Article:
Doll houses are unabashadly charming and whimsical. They hold the attention of children and adults, offering a material realm which is part of our world, yet is a separate fantasy place for our imagination to dwell.
Miniature houses, like dolls, have been part of the human experience for thousands of years, with the earliest known examples found in Egyptian tombs and having religious purposes. Baby houses, which were handmade valuable and expensive collections for adults, became popular in Europe beginning in the 16th century, followed by childrens’ toy houses in the 19th century. These early dollhouses did not use a standardized scale.
Although there is now a range of scales for toy dollhouses, we will focus on scales that are useful for creating a doll space for antique dolls and miniatures. Only a small math lesson is required to figure out the scale perspective, and there are two ways that the perspectives are commonly represented. Let’s start with the common hobby dollhouse size of 1/12th scale. In this size, 1 inch of the miniature equals 1 foot, or 12 inches of the full size article it represents; therefore, it is 1/12th of full size. Sometimes this is written as 1:12. 1/8th size was a common size for 19th century play dollhouses. So in this size, 1 inch of miniature represents 8 inches of full size, or 1:8.
The size of miniature that is our focus for antique dolls such as Izannah Walker and lady china dolls is 1/4th scale, or 1 inch of miniature equals 4 inches of full size. If you consider that an adult person is generally around 5’6″ to 6′, and divide that by 4, then you get to the doll size of 16.5″ to 18″ which fits nicely into the 1:4 size room.
Okay! Our math lesson is over! Knowing about miniature scales is a good foundation for putting together a miniature display or dollhouse. But as we can see, it is only a guideline when bringing together little antiques and small found treasures.
Here is a progression of antique dollhouse china dolls for perspective. Hazel, the largest doll on the left, is 6 1/2″ tall. She is too large for 1:12 scale furniture, and looks better with items that are closer to 1:8 scale. Next, in the blue dress, is a child doll, 5″ tall. She also does not work with 1:12 scale because her childish stature is out of proportion even though she is the right height. She works well as a child for Hazel, and both being Hertwig dolls of the late 19th century, they look appropriate together.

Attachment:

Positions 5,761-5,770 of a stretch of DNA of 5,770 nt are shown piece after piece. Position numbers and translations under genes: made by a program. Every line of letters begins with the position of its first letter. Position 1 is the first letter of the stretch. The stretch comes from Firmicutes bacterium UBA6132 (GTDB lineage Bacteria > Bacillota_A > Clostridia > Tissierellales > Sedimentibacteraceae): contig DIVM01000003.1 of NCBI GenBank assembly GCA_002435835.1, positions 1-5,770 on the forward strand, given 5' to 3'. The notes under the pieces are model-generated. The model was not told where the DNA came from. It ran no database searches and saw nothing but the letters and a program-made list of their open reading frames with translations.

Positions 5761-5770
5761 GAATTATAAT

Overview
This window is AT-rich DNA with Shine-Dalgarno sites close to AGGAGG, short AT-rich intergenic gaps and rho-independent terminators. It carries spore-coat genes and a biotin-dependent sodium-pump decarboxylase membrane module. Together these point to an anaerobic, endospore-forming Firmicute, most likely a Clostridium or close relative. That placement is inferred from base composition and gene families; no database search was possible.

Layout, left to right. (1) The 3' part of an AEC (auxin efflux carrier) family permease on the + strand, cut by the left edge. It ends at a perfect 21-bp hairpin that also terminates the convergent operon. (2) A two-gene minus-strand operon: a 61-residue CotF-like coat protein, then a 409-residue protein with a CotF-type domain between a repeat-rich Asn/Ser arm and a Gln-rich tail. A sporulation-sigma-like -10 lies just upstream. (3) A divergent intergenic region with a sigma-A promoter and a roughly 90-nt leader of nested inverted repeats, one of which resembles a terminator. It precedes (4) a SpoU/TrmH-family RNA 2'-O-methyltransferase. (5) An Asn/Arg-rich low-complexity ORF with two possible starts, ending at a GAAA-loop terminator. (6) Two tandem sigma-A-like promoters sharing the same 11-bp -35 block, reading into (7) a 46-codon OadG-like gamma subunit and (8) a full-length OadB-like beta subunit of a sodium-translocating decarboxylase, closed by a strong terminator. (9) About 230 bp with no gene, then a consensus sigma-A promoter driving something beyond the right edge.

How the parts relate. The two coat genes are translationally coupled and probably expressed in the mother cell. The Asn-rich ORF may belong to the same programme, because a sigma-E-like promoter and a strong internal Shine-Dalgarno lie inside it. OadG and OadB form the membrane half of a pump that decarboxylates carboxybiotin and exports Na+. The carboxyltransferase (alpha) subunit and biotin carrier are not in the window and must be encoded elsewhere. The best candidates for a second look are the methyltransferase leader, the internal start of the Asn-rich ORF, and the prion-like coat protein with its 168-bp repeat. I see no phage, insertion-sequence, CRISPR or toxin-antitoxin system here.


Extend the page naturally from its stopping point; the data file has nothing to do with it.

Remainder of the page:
The middle doll above, in the pink dress, is a wee covered wagon style from about 1850. She was a very special purchase from Sara Bernstein, who’s fabulous selection of antique dolls for sale can be found on Ruby Lane. This doll is also 5″ tall, and with her slender lady body, she is quite the 1:12 scale dollhouse lady. The1860’s flat top lady in the striped dress is 4 5/8″ tall, also fitting well with 1:12 scale. Her baby, a 1 1/2″ Frozen Charlotte has a covered wagon hair style, and her left arm is broken off. These three dolls work well together in both size and era, or age.
Not only do these small mid-19th century dolls work for a small dollhouse, they also are perfect as little dollies for the girls like Ruby who inhabit the 1:4 scale rooms. Once more, size is a factor here, but also the era of the dolls. Several same size 5″ bisque dolls in my collection do not blend well with Ruby. They need contemporary early 20th century surroundings, while Ruby and the lady chinas appreciate older, more modest surroundings.
Accessories in the doll room can be evaluated for size and era appropriateness too. In the above photo, with the exception of the smallest white cup and saucer on the left, these are all examples of English Staffordshire wares, which we will enjoy in more detail in the upcoming post on Staffordshire toy pottery. The antique Staffordshire childrens’ dishes typically came in three basic size ranges, though they were not specifically “to scale.” There were child-size sets for children to learn and entertain; there were toy-size sets for doll play; and there were miniature sets for use in doll’s houses. Shown above on the right is a full size English cobalt blue teapot with a blue transfereware cup and saucer. The middle set is a child size set from the turn of the 20th century. The smallest teapot on the left is a doll sized one from around 1830. Both the size and the era of these teapots are factors to consider when choosing their best setting.
While scale is an important guideline when creating doll and small antique settings, it is not a hard and fast rule. In the “real world,” we don’t live by “scale.” The objects that make up our household come in all sizes, and most likely come from different decades and centuries as well. That is part of the fluidity–the comming and going–of our possessions. A doll’s space is fluid as well. Some things in this space may be intended for a scale dollhouse, and some will be wee objects that we like, and add to the setting. Some may be treasured antiques, some may be little natural objects, and some may be new items that carry whimsical charm. The doll setting will likely change as we remove some things, add others, and rearrange, just as we do in our homes. Ultimately, the goal is to exercise your own creativity in imagining your whimiscal setting for your enjoyment.
May you always find comfort in your home, be it large or small. ~Jennie